Review: The Bodyguard, the musical

In 1992, Rachael Marron was brought to life as one of the most iconic divas on the silver screen in the 90s by, funnily enough, one of the world’s most iconic divas of all time – Whitney Houston. “The Bodyguard” was a huge commercial success, grossing over US$400 million worldwide and its soundtrack became the biggest-selling of all time, with over 45 million copies sold. Then, since 2012, not long after the untimely death of Whitney, a musical based on the film (that had been in production for several years already) directed by Thea Sharrock (the 2007 adaptation of “Equus” starring Daniel Radcliffe) and produced by David Ian (“Cats” and “The Sound of Music” among countless others) and Michael Harrison, was launched.

Tony award-winning actress and singer Heather Headley originally starred in the lead role and the musical was a critical and box office success, which continued after British soul singer Beverley Knight took over as Miss Marron and Tristan Gemmill replaced Lloyd Owen as Frank Farmer in September 2013. But how did Beverley fair in her first major acting role and her West End début and how does the musical compare to the film? We recently went along to see the show in London’s Adelphi Theatre on The Strand to see for ourselves and were pleasantly surprised that are high expectations were met.

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The storyline is very similar to the original film, with a few minor changes – the predominant ones being a small shift in the roles Rachel Marron’s sister, Nikki (experienced theatre actress Carole Stennett) and her stalker/assassin plays (the rather ruggedly handsome Michael Rouse). In addition to songs from the film’s original soundtrack, a number of other well-known Whitney Houston songs are included in the production and are cleverly weaved into the narrative in one way or another, like “Saving All My Love for You”, “All The Man I Need” and “One Moment in Time”. The musical also manages to give this romantic thriller a comedic and light-hearted edge that wasn’t in the film, which was perhaps aided by cheeky and more adult-based humour and one-liners and the introduction of more fun and uptempo Whitney songs such as “I’m Your Baby Tonight”, “How Will I Know” and the show’s closer “I Wanna Dance With Somebody (Who Loves Me)”.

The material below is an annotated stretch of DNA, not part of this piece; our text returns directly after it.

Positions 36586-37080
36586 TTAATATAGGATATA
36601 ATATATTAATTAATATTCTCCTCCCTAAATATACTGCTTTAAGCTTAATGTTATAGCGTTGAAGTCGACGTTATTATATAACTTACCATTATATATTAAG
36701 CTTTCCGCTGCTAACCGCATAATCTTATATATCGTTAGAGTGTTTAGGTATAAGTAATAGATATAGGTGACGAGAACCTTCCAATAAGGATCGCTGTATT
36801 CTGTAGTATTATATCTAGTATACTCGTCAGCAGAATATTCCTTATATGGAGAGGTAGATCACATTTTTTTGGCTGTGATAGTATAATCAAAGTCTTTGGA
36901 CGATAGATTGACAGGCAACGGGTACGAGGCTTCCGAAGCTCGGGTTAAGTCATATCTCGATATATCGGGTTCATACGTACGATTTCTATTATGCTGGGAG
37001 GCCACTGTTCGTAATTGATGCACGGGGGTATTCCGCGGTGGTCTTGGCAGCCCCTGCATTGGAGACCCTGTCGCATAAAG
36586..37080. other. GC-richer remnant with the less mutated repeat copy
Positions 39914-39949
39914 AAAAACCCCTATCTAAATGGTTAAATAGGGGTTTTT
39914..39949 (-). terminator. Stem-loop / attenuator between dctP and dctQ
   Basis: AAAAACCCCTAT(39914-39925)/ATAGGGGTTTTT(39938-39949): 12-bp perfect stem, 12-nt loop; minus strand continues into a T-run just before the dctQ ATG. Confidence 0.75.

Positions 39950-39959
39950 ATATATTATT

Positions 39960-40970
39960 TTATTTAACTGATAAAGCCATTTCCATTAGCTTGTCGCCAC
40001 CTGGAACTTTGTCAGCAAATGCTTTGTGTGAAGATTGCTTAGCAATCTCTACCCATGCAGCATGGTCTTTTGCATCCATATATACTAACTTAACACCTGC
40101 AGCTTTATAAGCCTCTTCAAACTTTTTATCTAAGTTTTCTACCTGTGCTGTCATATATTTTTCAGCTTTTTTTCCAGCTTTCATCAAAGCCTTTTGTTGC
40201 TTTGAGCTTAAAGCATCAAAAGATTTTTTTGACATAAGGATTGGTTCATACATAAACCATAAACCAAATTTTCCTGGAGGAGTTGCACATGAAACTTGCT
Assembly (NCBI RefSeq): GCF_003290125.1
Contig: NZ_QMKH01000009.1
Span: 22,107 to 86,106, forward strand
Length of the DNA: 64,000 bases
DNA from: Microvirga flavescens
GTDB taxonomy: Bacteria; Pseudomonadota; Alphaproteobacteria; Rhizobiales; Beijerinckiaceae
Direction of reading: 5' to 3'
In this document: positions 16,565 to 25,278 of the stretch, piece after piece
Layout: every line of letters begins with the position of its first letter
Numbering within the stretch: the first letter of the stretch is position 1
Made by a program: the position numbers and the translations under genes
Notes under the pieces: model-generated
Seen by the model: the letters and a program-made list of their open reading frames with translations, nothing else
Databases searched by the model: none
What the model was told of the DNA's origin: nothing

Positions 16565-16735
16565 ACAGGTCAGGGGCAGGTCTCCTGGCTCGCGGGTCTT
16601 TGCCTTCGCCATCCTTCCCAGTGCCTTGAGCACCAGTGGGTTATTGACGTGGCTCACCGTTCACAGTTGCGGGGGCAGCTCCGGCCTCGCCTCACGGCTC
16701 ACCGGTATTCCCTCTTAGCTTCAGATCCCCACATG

While the whole cast, bar Beverley, consists of seasoned screen and stage actors, singers and dancers and none of them, including Beverley are bad actors at all, we were a little unsettled by some of their overly fake American accents, though this thankfully did not take anything away from their overall performances. Beverley, who has never really acted before, did surprisingly well in fulfilling the role of Rachel Marron and taking over from Heather; we already know she can sing, but her acting was pretty impressive too, particularly as we see her stepping out of her usual humble and down-to-earth persona and become a world-class diva (in fact, very similar to Whitney, whose acting début was in the film). And sing she does. Known for her combined rich and beautiful tone, extensive range, vocal power, agility and control, technical skill, intricate musical and lyrical interpretations, and the soul and emotion she put into her songs, Whitney will forever be hailed as one of the greatest pop vocalists of all time. But Beverley is most certainly a vocal force to be reckoned with herself, possessing similar traits Whitney had and showcasing them brilliantly throughout the show. Not only does she retain the integrity, meaning and emotions of the original recordings but she also puts her own little twist to a few of them as well, some of which are given a slight re-arrangement to suit a musical setting and a theatrical performance – and she does so without a missing a note, a riff, run, trill or a beat. Carole Stennett also proves she’s a fine singer as she steps into the spotlight on a few occasions to sing solos and duet with Beverley, the latter of which showed great vocal precision and beautiful harmonies from the pair of them.

Though we felt (in a similar way to the film) that the story did lack a bit of depth and detail and there was little character improvement (except for Nikki Marron), it was definitely compensated by its slick direction and production, a great all-around cast and ensemble and of course its musical numbers that at times made it feel more like we were at a concert than a stage show. It was however, a shame that so many other great Whitney songs that could have been included were not and that there is no cast recording available to buy, though despite this we were left with a rush of tingles up our a spines and an energy that the cast gave us as they sang and danced their way through some of the biggest and catchiest pop songs of the past 30 years. And we’re sure Whitney Houston would have enjoyed it too if she was still alive to see it today.

“The Bodyguard” is currently taking bookings until 30th August and Beverley Knight will finish her run on the show on 31st May, with former X Factor winner Alexandra Burke taking over on 2nd June. The Adelphi Theatre is located on The Strand in the Westminster area of London near Covent Garden and is around a mile from Leicester Square, Piccadilly Circus and Trafalgar Square. The area is not far at all from a number of London’s top gay bars and clubs, so is perfect for those wanting a night out in the city after watching the show. Check out our guide to gay London and see a full list of London’s gay scene, as well as view our 300 properties there right here.

Overall rating: 4/5
Story: 3/5
Music: 5/5
Vocals: 5/5
Acting: 3/5
Choreography: 4/5
Production: 4/5

One Response to Review: The Bodyguard, the musical

  1. I totally agree with this review. Loved the show, Bev was fab as expected and was a great tribute to Whitney! 🙂

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